C
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W7TFO
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« Reply #9 on: April 04, 2012, 03:08:39 PM »

Back in the late 70's, I had a contract to move an AM/FM combo station in Yuma, AZ. 

We shut the FM down for a week, and before the tower was dismantled and moved I had the utility company come and plant two rented poles that left the tops some 50' up.

I secured the station an STA from the FCC and away we went.

I ran #10 THHW solid up one pole and across to the other.  I also ran that type of wire on the ground from pole to pole.  The feedpoint of those two wires needed only a .01 uF in series to give me 50Z @ 1400 kHz.  Really simple, robust, & cheap.  Kinda' like an AK-47...

It ran that way for three weeks at 1kW input, and the local area service was such that the listeners didn't know the difference. 

The kicker was from the skywave launching...the engineer got a lot of QSL requests from the pacific rim, Australia, and Asia.  People on other side of the world were listening to entire hours of country music from that class IV station.

Note to self, do inverted "L"s at home.

73DG
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« Reply #10 on: April 04, 2012, 04:03:03 PM »

Richard,

I assume you considered vertical polarization only?   If not, how can the inverted L remain omni with significant current in the horizontal portion of the wire?  If it was a symmetrical tee, it would be easier to see ...

Answer to self:

Must not be much current is the horizontal portion, otherwise the that portion would have significant radiation.
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R. Fry SWL
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« Reply #11 on: April 04, 2012, 04:25:13 PM »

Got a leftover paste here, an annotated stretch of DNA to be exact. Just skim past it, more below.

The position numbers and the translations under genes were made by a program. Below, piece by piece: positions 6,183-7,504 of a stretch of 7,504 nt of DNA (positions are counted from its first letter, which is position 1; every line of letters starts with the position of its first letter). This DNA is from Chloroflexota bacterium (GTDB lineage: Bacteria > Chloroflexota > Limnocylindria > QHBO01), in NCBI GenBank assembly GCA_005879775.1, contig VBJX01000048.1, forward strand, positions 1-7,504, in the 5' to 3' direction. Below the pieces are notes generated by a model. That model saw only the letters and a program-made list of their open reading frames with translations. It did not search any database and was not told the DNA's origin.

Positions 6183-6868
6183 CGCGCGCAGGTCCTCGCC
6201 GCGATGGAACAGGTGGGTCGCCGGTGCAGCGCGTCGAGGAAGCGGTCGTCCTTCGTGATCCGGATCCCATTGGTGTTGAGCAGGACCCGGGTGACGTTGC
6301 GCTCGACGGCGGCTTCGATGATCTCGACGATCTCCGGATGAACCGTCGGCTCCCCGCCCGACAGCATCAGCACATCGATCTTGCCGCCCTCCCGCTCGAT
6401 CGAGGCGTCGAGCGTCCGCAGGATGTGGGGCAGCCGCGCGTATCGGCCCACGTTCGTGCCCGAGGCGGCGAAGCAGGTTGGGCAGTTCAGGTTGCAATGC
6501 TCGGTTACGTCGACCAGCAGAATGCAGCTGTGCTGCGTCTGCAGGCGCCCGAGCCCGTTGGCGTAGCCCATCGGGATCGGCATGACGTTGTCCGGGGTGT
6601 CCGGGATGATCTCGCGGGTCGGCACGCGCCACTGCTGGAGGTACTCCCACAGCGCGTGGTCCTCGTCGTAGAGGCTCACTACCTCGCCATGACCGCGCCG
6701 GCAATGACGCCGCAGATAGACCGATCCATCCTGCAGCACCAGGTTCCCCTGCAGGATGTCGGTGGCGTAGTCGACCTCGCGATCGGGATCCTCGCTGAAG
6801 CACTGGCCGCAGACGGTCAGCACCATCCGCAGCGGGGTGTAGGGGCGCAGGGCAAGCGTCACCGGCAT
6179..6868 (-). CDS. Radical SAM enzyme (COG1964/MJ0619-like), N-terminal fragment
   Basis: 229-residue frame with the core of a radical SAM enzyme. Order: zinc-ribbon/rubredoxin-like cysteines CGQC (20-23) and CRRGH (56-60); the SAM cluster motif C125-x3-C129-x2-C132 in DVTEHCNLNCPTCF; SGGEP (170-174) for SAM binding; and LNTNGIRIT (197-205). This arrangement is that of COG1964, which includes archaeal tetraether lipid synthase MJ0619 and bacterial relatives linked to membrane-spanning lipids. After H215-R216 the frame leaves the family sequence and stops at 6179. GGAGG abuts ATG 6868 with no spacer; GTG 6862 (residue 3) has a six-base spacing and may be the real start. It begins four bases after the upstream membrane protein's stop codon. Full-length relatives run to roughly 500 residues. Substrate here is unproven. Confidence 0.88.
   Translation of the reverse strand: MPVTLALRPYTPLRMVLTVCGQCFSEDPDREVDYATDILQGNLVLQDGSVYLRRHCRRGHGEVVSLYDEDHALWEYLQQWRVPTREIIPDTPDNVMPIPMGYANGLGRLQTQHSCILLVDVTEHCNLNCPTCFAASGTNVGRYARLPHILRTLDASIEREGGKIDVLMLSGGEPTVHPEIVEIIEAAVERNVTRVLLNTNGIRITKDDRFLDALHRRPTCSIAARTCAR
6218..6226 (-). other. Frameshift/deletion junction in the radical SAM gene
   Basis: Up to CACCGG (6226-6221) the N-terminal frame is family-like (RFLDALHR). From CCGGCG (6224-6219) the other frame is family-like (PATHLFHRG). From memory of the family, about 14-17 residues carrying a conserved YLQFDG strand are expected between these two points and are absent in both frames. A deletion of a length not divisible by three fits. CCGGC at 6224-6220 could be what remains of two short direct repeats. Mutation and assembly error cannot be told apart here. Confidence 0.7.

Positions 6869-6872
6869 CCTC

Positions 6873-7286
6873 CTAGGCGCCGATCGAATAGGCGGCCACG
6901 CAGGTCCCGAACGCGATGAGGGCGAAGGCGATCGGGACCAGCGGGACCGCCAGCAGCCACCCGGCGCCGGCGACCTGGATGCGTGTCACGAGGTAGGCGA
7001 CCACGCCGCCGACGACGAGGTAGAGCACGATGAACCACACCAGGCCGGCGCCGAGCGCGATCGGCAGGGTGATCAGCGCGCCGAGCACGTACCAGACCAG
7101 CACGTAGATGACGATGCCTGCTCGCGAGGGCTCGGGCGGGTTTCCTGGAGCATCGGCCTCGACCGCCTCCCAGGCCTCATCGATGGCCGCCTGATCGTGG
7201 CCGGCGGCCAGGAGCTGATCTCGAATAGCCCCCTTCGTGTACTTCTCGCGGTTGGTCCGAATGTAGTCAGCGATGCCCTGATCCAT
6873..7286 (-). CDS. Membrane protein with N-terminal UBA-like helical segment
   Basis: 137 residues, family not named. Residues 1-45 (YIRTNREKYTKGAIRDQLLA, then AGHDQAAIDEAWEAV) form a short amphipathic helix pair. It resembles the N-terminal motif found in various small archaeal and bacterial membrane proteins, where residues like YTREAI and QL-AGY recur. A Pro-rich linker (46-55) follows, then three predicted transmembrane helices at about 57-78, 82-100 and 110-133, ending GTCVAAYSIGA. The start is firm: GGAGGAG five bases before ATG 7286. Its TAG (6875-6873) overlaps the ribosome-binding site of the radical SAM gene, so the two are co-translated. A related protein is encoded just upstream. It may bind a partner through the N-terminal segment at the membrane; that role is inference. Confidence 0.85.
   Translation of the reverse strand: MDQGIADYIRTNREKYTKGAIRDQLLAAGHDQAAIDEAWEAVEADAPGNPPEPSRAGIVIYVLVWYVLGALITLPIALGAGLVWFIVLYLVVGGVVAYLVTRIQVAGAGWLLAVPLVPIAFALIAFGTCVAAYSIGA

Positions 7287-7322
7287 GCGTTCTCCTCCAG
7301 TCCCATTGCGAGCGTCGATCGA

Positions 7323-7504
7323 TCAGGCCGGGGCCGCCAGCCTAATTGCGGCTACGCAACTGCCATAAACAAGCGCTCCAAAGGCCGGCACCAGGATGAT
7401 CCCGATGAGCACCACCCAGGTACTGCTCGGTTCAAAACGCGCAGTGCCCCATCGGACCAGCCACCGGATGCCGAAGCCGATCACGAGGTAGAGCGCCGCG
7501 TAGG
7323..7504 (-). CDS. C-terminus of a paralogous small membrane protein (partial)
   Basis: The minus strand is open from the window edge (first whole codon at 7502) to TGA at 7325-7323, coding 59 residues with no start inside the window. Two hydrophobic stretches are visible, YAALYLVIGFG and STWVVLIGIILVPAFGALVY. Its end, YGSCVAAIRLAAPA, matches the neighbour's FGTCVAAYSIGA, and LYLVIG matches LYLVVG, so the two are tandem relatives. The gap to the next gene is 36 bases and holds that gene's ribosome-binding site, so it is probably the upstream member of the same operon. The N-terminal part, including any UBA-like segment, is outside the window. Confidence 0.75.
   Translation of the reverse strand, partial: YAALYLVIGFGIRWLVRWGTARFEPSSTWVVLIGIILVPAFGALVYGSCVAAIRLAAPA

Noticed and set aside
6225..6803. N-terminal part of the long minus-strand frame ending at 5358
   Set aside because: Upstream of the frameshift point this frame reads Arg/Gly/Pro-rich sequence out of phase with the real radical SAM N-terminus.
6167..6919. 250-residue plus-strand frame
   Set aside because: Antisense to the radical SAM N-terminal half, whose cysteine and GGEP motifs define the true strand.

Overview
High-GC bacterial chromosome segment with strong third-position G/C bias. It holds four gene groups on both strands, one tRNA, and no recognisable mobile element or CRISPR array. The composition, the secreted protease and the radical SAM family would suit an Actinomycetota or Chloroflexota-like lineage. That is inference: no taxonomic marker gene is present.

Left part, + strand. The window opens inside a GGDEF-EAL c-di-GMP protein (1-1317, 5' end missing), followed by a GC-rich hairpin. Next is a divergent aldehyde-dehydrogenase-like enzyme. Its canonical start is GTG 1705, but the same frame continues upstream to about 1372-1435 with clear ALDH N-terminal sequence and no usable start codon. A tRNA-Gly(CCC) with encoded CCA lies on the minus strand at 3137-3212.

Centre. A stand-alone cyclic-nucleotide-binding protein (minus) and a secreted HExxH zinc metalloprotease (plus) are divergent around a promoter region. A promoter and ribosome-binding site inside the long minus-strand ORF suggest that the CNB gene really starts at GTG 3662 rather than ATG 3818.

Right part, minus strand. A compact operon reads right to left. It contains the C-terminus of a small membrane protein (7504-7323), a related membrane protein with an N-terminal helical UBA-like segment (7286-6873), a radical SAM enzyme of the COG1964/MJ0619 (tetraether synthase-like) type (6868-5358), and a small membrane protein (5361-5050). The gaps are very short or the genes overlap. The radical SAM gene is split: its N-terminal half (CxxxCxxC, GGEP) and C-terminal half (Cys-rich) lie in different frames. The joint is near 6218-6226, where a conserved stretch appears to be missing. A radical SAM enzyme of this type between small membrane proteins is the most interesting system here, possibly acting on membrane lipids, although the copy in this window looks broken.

Must not be much current is the horizontal portion, otherwise the that portion would have significant radiation.

Yes, significant current flows in the horizontal portion of an inverted L.

That is the reason why the radiation pattern I posted does not show ~zero relative field toward the zenith, as would be the case if little/no current flowed in the horizontal part of the L.
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K6IC
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« Reply #12 on: April 04, 2012, 06:12:26 PM »

Elevated Radial verticals have been discussed here in some detail.  As noted,  then,  Rudy Severns,  N6LF has done extensive testing and documentation on this subject.

Any interested in some more detail may want to look at Rudy's site:
http://www.antennasbyn6lf.com/

Have two verticals here,  one is a 160 M Inverted U,  with three elevated radials,   at a low height. These work well enough for me.   Vic
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« Reply #13 on: April 04, 2012, 06:23:23 PM »

The pattern of the inverted L depends on the current distribution and the relative vertical / horizontal portions.  Here is an EZnec analysis where the quarter-wave wire has 3/4 of its length horizontal, and starts to become noticeably directional.   I haven't modeled it, but it gets more interesting when longer wires are used, with different vertical / horizontal ratios ...

I recall talking to the Chief Engineer of WSM (50 KW AM) - he had an auxiliary antenna which was a short inverted-L - he couldn't keep end insulators on the thing because the extreme voltage caused really bad corona.


* invL_2-views.jpg (169.43 KB, 1344x616 - viewed 465 times.)
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R. Fry SWL
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« Reply #14 on: April 04, 2012, 07:08:10 PM »

... Here is an EZnec analysis where the quarter-wave wire has 3/4 of its length horizontal, and starts to become noticeably directional.   I haven't modeled it, but it gets more interesting when longer wires are used, with different vertical / horizontal ratios ...

This model was patterned in the NEC "far field" over real earth of some undefined conductivity.  This is the radiation pattern from that structure that survives at an infinite distance over a flat ground plane of infinite extent (not the real world).

However the radiation pattern that is actually launched from an antenna of these configurations does not show such directional effects.

A NEC "near field" analysis showing the azimuth pattern from such structures for various low elevation angles, and distances closer to the antenna will lead to a different conclusion.